Girls Names - Stains on Silence - Albums - Reviews - Soundblab

Girls Names - Stains on Silence

by Jon Burke Rating:7 Release Date:2018-06-15
Girls Names - Stains on Silence
Girls Names - Stains on Silence

Girls Names, Belfast’s answer to: ‘what would the next Nick Cave record sound like if he recorded it in Twin Peaks?’ is about to release their fourth full-length record. Though the album is new to listeners, the songs were recorded last year and the whole record was shelved for months due to turmoil from both within and without the band. From the loss of their longtime drummer to a deep dissatisfaction with the album’s sound, Girls Names needed space and time away from the experience in order to grow from it. After taking six months off from the band, all involved eventually returned to the record with fresh ears, ready to confront the material anew. Ultimately, the initial mix of Stains On Silence was totally scrapped for a newer, more cohesive sound. The results are often compelling if slighlty underwhelming on the whole.

Stains On Silence’s opener, “25”, is highly reminiscent of King Krule’s The Ooz in its lecherous shuffle and rusty Badalamenti-esque guitar sounds. The ethereal, almost saccharine, keyboards are equally evocative of a kind of sweaty, standing on-line at the free clinic, discomfort that is also somehow incredibly cool and cinematic. For his part, Girls Names lead, Cathal Cully, murmurs the song’s lyrics in a kind of drug sick monotone that juxtaposes nicely against the uplift of the keyboards.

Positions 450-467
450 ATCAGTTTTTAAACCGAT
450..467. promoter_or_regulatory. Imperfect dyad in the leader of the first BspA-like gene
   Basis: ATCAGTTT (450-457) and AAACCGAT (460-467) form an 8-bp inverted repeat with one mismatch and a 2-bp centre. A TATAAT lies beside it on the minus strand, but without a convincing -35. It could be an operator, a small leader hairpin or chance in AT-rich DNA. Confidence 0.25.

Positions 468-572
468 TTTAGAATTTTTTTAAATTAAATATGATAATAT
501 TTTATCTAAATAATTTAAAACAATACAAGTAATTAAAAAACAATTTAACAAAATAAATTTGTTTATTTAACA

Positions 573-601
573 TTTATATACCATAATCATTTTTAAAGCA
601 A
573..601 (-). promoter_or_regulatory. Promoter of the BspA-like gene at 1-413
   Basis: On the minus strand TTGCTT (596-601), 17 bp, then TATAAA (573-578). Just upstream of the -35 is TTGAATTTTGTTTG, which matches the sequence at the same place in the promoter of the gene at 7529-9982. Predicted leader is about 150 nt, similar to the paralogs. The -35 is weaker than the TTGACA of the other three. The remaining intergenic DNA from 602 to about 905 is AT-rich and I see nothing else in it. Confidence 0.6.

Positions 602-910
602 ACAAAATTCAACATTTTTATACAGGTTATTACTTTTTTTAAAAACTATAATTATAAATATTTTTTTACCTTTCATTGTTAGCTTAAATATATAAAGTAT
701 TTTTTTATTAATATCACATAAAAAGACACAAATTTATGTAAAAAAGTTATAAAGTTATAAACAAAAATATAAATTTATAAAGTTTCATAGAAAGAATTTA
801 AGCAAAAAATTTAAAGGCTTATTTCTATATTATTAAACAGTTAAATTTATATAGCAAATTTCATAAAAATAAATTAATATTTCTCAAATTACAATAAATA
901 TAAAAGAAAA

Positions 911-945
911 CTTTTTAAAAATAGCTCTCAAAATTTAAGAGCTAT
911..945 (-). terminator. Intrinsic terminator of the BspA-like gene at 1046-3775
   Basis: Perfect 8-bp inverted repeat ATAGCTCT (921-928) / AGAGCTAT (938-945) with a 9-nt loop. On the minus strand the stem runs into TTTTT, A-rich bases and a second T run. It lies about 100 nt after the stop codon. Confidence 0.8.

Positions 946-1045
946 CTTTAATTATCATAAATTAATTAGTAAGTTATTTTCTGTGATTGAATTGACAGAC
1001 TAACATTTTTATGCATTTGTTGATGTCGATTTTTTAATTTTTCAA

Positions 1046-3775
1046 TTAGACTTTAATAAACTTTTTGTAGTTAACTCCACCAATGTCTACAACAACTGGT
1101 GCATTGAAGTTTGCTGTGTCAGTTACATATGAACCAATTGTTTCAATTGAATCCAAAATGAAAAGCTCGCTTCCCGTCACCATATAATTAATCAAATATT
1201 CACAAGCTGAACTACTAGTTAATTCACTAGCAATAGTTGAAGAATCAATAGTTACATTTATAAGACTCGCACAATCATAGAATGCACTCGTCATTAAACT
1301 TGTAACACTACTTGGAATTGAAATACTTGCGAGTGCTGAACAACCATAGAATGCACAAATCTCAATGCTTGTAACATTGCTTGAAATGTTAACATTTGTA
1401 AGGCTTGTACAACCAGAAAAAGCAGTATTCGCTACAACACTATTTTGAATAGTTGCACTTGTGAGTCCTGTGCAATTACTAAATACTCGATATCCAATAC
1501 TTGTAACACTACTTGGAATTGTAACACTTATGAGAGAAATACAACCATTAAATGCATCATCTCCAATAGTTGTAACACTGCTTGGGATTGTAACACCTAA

Next up, “Haus Proud,” offers a thundering, darkly atmospheric, groove reminiscent of a night spent clubbing somewhere in the Eastern Bloc, circa 1983. The low-hanging referent is Joy Division but “Haus Proud” draws deeper inspiration from Peter Murphy and Gang of Four, respectively. Cathal Cully’s lyrics and vocals throughout Stains On Silence wax and wane between heartfelt angst and ironic detachment. This dichotomy is quite fitting for a record with a vibe that can be described as both icy and fiery from one moment to the next. Despite this seemingly schizoid whiplash, Stains On Silence manages to stay afloat due to the prodigious talents of all involved.

On “The Impaled Mystique,” for example, bassist Claire Miskimmin lays down the kind of slinky strut one tends to associate with funk instead of goth or new wave. Layers of synths begin to hum atop the beat and Cully, his voice heavy with reverb, murmurs several verses worth of despair. The outcome is a catchy little gothic gem.

The highlight of Stains On Silence however is the album’s closer, “Karoline”. The steady pulse of a drum machine lays down a rather upbeat (at least by Girls Names standards) rhythm which seems to excite Cully into actually singing for a change. When Cully croons: “Karoline/ Beating out the fires of passion” it’s clear that not only does Cully have some vocal chops but also that, given the right subject matter, he’s actually capable of some passion himself.

While I don’t love this record, it is clear that Girls Names are a talented collective. I think the rough circumstances that led to the inception of Stains On Silence have resulted in a less than ideal album. With that said, there are moments of brilliance throughout Stains On Silence and Girls Names are definitely on my radar for whatever they do next.

Comments (0)

There are no comments posted here yet
Related Articles